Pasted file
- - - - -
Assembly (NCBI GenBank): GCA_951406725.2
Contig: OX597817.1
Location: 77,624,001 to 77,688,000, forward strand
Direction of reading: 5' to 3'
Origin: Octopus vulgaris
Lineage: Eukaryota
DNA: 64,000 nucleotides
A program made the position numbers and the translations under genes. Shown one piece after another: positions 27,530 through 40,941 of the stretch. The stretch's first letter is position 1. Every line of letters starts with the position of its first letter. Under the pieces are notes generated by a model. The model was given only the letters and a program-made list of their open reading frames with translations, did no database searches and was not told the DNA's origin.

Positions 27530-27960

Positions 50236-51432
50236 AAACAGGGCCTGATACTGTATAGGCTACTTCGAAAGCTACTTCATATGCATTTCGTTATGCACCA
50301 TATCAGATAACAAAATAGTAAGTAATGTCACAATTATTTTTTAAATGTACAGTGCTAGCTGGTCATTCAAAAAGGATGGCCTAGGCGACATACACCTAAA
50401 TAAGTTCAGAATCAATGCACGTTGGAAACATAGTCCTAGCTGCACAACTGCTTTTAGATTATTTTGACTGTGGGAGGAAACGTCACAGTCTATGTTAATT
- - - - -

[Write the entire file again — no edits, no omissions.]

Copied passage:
Assembly (NCBI GenBank): GCA_951406725.2
Contig: OX597817.1
Location: 77,624,001 to 77,688,000, forward strand
Direction of reading: 5' to 3'
Origin: Octopus vulgaris
Lineage: Eukaryota
DNA: 64,000 nucleotides
A program made the position numbers and the translations under genes. Shown one piece after another: positions 27,530 through 40,941 of the stretch. The stretch's first letter is position 1. Every line of letters starts with the position of its first letter. Under the pieces are notes generated by a model. The model was given only the letters and a program-made list of their open reading frames with translations, did no database searches and was not told the DNA's origin.

Positions 27530-27960

Positions 50236-51432
50236 AAACAGGGCCTGATACTGTATAGGCTACTTCGAAAGCTACTTCATATGCATTTCGTTATGCACCA
50301 TATCAGATAACAAAATAGTAAGTAATGTCACAATTATTTTTTAAATGTACAGTGCTAGCTGGTCATTCAAAAAGGATGGCCTAGGCGACATACACCTAAA
50401 TAAGTTCAGAATCAATGCACGTTGGAAACATAGTCCTAGCTGCACAACTGCTTTTAGATTATTTTGACTGTGGGAGGAAACGTCACAGTCTATGTTAATT